Hudspeth wasn't the greatest coach winning wise, however his recruiting and playing style may be what drew Lavell Edwards into BYU from an interest standpoint goes. Although he had been the an assistant coach for years, the winning may have kept Lavell from leaving somewhere else. Hudspeth had a really nice stretch from 1965-67 when the Cougars went 20-10 overall, something unheard of for BYU Football up to that point. He won the team's first ever WAC Championship and had to deal with a lot of issues off the field with recruiting marines and desegregating the team. His hard work paid off though a bit while he was there, most definitely after he left. Hudspeth also produced Eldon Fortie, the first ever All-American for BYU. Overall, not a bad coach and the first of many good coaches for the Cougars.
6. Edwin Kimball 1946-1948: Overall Record 13-17-1
Kimball actually had winning seasons two of his three seasons with the Cougars. He also helped them transition from the Mountain States Athletic Conference to the Skyline Conference. While he wasn't the greatest coach he was a pretty good Athletic Director for BYU and was responsible for the change in conference, a move that was very helpful in eventually getting to the WAC.
5. Gary Crowton 2001-2004: Overall Record 26-23
What would have happened? While there were honor code violation issues that surrounded the BYU Football team during Crowton's time as the Head Coach, one has to wonder what would have happened if Crowton had stayed a bit longer. He recruited players like John Beck, Jonny Harline and Austin Collie but never got to see the reward of those recruits because he got the boot before they arrived.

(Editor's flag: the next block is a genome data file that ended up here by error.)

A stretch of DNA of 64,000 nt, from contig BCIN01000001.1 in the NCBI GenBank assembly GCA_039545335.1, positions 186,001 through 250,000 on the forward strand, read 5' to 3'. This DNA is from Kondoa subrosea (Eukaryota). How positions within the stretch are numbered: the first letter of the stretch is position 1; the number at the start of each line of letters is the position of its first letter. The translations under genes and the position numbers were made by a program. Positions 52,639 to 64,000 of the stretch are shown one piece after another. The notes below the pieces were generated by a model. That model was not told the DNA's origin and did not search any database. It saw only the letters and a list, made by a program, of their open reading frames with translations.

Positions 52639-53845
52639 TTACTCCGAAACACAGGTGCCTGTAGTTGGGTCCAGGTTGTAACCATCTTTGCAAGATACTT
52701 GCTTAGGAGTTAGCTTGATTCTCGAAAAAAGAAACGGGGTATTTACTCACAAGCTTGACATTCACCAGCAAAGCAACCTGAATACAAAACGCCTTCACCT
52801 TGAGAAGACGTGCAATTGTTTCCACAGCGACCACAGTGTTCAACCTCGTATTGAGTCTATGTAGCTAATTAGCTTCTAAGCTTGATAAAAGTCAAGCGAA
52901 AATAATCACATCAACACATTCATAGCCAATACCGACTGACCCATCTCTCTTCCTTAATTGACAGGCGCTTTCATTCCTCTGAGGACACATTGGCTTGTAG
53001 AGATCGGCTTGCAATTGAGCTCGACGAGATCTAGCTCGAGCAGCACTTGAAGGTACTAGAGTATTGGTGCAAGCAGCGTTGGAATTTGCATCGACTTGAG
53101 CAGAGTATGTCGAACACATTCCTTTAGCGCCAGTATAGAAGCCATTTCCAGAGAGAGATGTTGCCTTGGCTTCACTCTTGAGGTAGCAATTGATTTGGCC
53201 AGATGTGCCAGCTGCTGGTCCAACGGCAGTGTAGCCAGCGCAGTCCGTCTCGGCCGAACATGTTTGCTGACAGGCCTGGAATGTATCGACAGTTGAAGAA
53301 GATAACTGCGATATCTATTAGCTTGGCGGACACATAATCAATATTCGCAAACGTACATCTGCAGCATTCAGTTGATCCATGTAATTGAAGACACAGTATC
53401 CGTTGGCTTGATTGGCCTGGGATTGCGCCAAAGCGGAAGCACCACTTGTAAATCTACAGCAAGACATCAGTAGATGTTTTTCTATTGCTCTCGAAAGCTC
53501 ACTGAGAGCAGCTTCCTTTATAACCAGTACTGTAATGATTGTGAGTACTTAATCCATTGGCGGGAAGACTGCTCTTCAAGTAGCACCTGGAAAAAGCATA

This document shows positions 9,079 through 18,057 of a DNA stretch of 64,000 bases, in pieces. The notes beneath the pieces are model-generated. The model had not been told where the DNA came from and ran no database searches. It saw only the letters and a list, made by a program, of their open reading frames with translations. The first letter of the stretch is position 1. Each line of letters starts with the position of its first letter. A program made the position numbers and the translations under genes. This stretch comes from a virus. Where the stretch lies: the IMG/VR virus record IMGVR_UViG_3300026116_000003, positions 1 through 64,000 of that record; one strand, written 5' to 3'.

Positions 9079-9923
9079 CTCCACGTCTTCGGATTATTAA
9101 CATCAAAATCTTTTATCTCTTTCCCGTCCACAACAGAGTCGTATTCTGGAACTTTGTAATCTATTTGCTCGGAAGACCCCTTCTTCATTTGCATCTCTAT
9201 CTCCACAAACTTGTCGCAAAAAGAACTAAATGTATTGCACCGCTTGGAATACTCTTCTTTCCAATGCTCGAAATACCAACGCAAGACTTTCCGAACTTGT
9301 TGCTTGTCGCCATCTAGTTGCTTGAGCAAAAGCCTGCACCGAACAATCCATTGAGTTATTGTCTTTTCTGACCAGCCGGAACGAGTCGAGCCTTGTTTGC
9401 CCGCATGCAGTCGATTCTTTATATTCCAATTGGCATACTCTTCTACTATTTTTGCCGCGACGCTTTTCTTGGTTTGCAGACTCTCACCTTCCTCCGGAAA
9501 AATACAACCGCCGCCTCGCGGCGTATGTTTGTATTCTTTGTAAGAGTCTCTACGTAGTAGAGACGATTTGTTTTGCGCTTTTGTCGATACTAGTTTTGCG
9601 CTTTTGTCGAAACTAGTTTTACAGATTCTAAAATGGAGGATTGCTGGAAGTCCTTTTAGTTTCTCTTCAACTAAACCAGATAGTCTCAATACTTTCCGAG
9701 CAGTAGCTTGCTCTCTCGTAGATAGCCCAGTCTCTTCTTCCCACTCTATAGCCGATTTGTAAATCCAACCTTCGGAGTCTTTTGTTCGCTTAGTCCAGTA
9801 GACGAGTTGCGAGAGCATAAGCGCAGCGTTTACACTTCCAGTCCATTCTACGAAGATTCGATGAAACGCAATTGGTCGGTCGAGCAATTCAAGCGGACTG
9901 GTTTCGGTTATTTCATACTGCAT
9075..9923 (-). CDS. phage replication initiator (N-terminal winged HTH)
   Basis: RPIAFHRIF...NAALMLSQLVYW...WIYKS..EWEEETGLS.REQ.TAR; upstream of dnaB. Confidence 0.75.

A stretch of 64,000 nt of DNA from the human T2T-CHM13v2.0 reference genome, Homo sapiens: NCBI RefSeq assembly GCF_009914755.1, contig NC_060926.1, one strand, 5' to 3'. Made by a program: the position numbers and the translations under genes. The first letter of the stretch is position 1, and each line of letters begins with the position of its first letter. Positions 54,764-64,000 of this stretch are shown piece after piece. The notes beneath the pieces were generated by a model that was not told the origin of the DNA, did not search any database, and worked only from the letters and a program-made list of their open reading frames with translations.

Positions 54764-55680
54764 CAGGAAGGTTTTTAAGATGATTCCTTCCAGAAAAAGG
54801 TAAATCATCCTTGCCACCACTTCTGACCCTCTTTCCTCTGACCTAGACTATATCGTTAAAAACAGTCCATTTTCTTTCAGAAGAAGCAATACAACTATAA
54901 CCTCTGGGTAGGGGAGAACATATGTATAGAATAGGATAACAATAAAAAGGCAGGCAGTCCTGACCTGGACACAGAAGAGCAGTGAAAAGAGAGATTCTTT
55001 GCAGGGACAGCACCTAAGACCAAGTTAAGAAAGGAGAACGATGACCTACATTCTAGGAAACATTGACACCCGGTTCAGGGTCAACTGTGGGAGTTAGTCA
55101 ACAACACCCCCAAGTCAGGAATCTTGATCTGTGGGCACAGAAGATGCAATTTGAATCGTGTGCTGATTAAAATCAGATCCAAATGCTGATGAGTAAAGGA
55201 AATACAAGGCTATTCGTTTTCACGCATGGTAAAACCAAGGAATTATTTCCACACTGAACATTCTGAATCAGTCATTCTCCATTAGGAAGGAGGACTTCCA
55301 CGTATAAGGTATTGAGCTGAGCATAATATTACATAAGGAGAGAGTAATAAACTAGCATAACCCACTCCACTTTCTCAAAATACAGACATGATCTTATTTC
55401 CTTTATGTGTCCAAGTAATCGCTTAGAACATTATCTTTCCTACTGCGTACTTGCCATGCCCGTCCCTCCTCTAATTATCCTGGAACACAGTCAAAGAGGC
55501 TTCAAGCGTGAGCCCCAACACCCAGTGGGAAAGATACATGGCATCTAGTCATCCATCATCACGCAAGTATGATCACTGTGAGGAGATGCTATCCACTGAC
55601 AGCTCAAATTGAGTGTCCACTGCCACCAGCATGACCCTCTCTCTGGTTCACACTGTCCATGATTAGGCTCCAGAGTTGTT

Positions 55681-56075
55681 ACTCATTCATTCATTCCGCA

4. Otto Romney 1928-1936: Overall Record 42-31
Romney was what I believe one of two coaches that advanced the BYU Football program along with Lavell Edwards. If Romney did not come in and make BYU a decent team, there is a very real chance that today BYU is a D-2 or FCS school. His best season came in 1932 when the Cougars went 8-1 overall, finishing second in the conference. Romney also was the Athletic Director for the Cougars while also coaching the track team.
3. Kalani Sitake 2016-Current: Overall Record 20-19
While the current Head Coach doesn't have the record to compete with the last few coaches ahead of him, the schedules that the Cougars have had to play have been the most difficult. There is also a lot of question as to whether Kalani had the coaching staff he really wanted his first two seasons. There is still a lot more in the Kalani Sitake story, the only question is which way will he move on the all time list.
2. Bronco Mendenhall 2005-2015: Overall Record 99-43
Bronco Mendenhall was under appreciated for what he did for BYU Football. Fans were demanding 10+ seasons every year and when it didn't happen fans got upset. Oh what we would give to go 9-4, Bronco's average record. Mendenhall took advantage of Crowton left behind and never had a losing record. His defensive mindset changed the culture of BYU Football from a high scoring machine to a balanced attack.
Mendenhall led the Cougars to four AP Top 25 finishes and six bowl game victories, most coming in the Las Vegas Bowl against Pac 10/12 competition.
1. Lavell Edwards 1972-2000: Overall Record 257-101-3
No surprise here. Lavell Edwards was and probably forever will be the greatest coach to ever lead the Cougars. Whether it was turning an average program into a yearly powerhouse contender to winning a National Championship or being the first team to ever win 14 games in a season, Lavell Edwards did it all. The legacy that Lavell Edwards left not only on BYU but in College Football in general will always affect the game of College Football.